What’s a holiday in Greece like in summer 2020?

By Mark Hodson

It’s just after 9pm at Ouzeri To 11, a small taverna on a side street off the harbour front in Myrina on the Greek island of Lemnos. We’ve climbed the ramparts of the Venetian castle and watched a blazing sun set over the Aegean, all velvety pinks and purples. 

The dishes arrive: crisp whitebait, fresh mussels in garlic sauce, grilled calamari and Greek salad topped with a small brick of locally-made feta. The food is sensational, the prices absurdly cheap. There are a few other diners, all Greek. We appear to be the only native English speakers in town. The charming waiter smiles behind his plastic visor. Otherwise, everything is remarkably normal.

Lemnos is the eighth largest Greek island and has some of the country’s finest beaches – four have been awarded Blue Flags – but it hasn’t been blighted by mass tourism. In summer 2020, there are just two weekly charter flights, one from the Czech Republic and ours, from Gatwick. Greek and Bulgarian tourists arrive by ferry from the mainland port of Kavala, three hours away.

Greece has so far fared relatively well in the Covid-19 pandemic with just 200 deaths. Lemnos has yet to see a single case. Arriving on the first flight from the UK on 16 July, we are intensely aware of the dangers of bringing in the virus. We have been more cautious than ever in the previous fortnight, and of course wear masks throughout the journey. 

On arrival, the airport experience is calm and well organised. I am singled out for a random saliva swap test. We have filled out Passenger Locator Forms online before arrival, so the authorities know where I am staying if the test is positive. It is not, and two days later the authorities report that none of the 2,800 people arriving from the UK into Greece has tested positive. So far, so good.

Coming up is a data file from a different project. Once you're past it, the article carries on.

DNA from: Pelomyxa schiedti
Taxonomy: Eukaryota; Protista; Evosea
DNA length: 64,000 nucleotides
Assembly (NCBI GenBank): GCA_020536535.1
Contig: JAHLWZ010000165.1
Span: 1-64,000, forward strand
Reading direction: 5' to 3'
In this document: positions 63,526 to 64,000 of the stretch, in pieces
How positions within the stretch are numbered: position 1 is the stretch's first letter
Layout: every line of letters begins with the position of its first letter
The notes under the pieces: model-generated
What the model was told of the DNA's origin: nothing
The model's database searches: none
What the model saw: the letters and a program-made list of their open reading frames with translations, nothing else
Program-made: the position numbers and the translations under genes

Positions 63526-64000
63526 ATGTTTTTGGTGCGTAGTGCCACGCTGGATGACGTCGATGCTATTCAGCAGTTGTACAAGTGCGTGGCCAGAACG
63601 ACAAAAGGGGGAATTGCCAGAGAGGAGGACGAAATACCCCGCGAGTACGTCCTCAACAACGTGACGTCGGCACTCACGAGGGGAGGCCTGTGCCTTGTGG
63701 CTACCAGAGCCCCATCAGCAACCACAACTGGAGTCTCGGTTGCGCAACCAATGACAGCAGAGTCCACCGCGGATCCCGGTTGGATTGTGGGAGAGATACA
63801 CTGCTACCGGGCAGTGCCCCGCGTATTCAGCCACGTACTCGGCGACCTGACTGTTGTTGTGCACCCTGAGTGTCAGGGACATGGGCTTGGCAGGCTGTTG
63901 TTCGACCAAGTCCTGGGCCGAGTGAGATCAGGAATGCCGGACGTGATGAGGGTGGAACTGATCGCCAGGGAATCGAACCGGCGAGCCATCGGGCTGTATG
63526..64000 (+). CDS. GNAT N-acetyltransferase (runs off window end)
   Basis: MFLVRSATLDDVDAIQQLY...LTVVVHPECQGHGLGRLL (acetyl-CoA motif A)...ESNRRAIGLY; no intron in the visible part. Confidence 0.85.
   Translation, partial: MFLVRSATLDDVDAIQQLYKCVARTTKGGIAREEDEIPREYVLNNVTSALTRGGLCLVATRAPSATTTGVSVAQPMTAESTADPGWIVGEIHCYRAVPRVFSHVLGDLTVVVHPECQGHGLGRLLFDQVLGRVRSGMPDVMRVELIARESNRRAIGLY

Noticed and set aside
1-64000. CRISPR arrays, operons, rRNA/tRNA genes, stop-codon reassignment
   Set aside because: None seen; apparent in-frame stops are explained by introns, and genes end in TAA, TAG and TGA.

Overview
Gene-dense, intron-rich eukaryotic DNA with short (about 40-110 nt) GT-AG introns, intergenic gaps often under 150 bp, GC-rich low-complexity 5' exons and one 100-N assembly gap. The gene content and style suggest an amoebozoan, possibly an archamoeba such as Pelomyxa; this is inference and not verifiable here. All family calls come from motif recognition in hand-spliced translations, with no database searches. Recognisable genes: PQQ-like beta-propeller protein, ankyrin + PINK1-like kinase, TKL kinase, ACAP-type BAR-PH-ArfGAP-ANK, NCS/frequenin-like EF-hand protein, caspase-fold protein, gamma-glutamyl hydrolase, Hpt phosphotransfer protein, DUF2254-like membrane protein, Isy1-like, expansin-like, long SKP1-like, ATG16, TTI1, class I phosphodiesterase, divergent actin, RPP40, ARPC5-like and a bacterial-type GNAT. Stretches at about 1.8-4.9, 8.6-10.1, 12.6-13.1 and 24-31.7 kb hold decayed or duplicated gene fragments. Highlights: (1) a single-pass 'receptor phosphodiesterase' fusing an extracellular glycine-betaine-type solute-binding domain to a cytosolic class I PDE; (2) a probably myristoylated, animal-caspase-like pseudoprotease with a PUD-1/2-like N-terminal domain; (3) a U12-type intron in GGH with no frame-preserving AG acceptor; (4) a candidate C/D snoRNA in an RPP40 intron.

George, part of the family that owns and runs the Afroditi Villa Hotel, serves breakfast from behind a perspex screen

The welcome at the Villa Afroditi Hotel on Platy Beach is warm and friendly, though the owners Peter, Afroditi and their son George are clearly still getting used to the obligatory perspex screens, visors and gloves. For islanders that pride themselves on hospitality, social distancing is anathema. At the airport I was greeted by a local who held out her hand to shake mine: I stared at it with obvious horror and stammered, “Er … perhaps let’s not do that.”

The beach bars on Lemnos are delightful. Most will let you use their sun loungers and shades all day for the price of a drink or two. The ones we visited were also well organised. Waiting staff wore masks or visors and we watched them rigorously disinfect chairs and loungers after they had been used. Innovation abounds. Some bars hang menus from the sun shades, other put them online, accessed by QR codes.

Staff at a bar on Thanos Beach wear full-face visors

If anything made me slightly uneasy it was the casual behaviour of some tourists. Although most of the island was gloriously uncrowded, the narrow main shopping street in Myrina began to throng in the late evening, with few people wearing masks or observing social distancing. Perhaps it was understandable: on this idyllic sun-kissed island it was easy to forget the world was in the throes of a pandemic.